What You Should Know About Leptospirosis

It is known by many names – canicola fever, hemorrhagic jaundice, infectious jaundice, mud fever, spirochetal jaundice, swamp fever, swineherd’s disease, caver’s flu, and sewerman’s flu. But it’s most commonly known as leptospirosis. It is a bacterial infection caused by a bacterium called Leptospira interrogans.

It is spread through food, soil or water that is contaminated by the urine of infected animals such as dogs, rats, skunks, raccoons, opossums and foxes. People can acquire this disease through ingestion of contaminated food or water, or through skin contact (broken skin, wounds, or lesions) with contaminated water or soil.

It occurs in different parts of the world but it is most common in the tropical regions. In the United States, half of the cases reported occur in Hawaii. According to the U.S. Centers for Disease Control and Prevention, about 200 cases of leptospirosis occur annually. In the Philippines, when a strong typhoon hit the country in 2009, there was a leptospirosis outbreak with a staggering number of 1,887 cases, 138 of which resulted in death.

What are the Symptoms?
Symptoms may arise 2 to 25 days after exposure to the bacteria. During the initial stage, a person may experience symptoms similar to flu. These include headaches, muscle pains, eye pain, chills, and fever. A person may also feel sensitivity to light. After these, the person would feel slightly well. During the second phase, the early symptoms will recur. These would be accompanied by neck stiffness, watering and redness of eyes, jaundice, and abdominal pain. Some patients also have severe inflammation in the nerves of eyes, brain, and spinal column.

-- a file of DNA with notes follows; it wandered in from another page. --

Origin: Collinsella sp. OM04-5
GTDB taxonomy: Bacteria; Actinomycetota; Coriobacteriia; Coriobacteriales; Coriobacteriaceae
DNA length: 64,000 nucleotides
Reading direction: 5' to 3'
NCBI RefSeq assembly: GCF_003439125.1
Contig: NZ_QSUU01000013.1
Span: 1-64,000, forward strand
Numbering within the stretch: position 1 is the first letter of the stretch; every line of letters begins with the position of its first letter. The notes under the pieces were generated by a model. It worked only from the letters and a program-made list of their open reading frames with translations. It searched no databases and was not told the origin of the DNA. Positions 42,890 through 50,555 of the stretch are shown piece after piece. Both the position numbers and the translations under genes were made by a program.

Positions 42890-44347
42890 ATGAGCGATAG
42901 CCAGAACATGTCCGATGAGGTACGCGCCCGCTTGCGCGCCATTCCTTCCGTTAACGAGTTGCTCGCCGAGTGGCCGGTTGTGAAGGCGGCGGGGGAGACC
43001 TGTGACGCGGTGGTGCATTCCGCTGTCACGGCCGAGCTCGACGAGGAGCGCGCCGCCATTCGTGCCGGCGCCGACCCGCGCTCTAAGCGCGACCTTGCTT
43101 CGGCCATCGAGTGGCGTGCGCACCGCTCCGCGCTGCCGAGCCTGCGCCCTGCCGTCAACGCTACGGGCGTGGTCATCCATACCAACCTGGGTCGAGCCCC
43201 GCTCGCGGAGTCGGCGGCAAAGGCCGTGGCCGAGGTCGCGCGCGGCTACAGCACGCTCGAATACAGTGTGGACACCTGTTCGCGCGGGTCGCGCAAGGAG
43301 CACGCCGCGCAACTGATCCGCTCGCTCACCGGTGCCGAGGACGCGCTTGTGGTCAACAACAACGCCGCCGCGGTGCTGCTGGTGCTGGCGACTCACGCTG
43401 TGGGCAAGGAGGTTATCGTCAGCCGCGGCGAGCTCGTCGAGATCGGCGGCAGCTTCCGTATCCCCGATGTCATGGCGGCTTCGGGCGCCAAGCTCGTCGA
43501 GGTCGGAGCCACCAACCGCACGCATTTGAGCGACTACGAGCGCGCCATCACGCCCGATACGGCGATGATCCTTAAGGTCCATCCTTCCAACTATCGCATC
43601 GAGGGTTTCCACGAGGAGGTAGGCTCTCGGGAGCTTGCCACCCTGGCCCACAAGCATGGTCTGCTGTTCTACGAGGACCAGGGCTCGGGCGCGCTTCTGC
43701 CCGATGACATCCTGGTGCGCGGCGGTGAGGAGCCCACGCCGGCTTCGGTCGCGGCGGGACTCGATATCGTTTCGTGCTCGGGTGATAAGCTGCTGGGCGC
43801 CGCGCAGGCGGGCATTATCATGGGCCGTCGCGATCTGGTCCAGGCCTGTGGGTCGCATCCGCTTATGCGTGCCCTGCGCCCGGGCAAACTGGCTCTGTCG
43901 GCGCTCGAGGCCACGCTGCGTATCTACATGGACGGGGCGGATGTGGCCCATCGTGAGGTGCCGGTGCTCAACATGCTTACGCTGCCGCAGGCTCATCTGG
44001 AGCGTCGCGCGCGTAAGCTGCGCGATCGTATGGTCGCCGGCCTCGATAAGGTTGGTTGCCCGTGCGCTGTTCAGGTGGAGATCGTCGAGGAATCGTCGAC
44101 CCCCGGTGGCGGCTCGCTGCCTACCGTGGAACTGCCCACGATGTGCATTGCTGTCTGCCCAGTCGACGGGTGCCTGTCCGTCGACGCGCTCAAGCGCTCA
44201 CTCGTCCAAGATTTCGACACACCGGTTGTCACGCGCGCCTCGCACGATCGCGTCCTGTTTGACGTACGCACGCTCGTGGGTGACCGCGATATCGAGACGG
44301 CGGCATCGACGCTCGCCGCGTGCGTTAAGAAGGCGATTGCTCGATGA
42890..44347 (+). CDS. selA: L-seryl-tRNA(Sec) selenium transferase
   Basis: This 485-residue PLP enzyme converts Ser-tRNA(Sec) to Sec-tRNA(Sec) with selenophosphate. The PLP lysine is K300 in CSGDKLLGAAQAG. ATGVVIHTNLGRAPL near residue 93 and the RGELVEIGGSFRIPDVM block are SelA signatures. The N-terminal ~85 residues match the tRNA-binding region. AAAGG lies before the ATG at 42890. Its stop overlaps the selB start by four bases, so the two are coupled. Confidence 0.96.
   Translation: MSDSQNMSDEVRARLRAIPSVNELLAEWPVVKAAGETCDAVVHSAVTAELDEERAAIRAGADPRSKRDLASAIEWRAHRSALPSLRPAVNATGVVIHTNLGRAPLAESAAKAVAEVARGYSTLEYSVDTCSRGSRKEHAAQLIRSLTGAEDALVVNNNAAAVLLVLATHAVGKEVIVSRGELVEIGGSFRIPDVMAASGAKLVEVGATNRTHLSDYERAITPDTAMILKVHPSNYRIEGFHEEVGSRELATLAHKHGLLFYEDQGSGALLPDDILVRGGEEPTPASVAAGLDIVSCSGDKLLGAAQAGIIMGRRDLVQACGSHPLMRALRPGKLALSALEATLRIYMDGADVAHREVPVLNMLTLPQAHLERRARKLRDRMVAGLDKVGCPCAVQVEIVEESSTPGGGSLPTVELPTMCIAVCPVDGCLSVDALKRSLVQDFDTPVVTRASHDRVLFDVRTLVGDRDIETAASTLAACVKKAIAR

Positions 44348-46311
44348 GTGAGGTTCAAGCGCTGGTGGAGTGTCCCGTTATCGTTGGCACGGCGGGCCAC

Who are at Risk?
People who work closely with animals such as veterinarians and pet shop owners as well as those who work in farms and sewage systems are at high risk of this disease. But employment is not the only thing that increases your susceptibility to this ailment. Recreation and sporting activities such as canoeing, rafting, hiking, and swimming also increase the risk of exposure to contaminated soil or water.

How is it Treated?
A major aspect of leptospirosis treatment is high dosage of antibiotics. Antibiotics such as doxycycline and penicillin are effective during the early stage of the illness. When the disease has progressed to complications, intensive medical care along with antibiotic treatment should be in order. In cases where kidney is affected, dialysis is included in the treatment. Early detection is crucial. If the illness is detected during the early stage, there is much bigger chance of full recovery from it.

If the disease is not treated immediately, complications such as kidney damage, meningitis, respiratory disease, or liver failure may occur. Death may also occur, but it only happens rarely since most of the time the symptoms are apparent and most people with this disease are given immediate help.

Can it be Prevented with a Vaccine?
Yes it can be. In fact, a vaccine for this disease has long been available and used in Asia and Europe. It is given once a year like the flu shot. In Cuba, experts are currently studying a longer-lasting vaccine. No vaccine is available in the United States at present.

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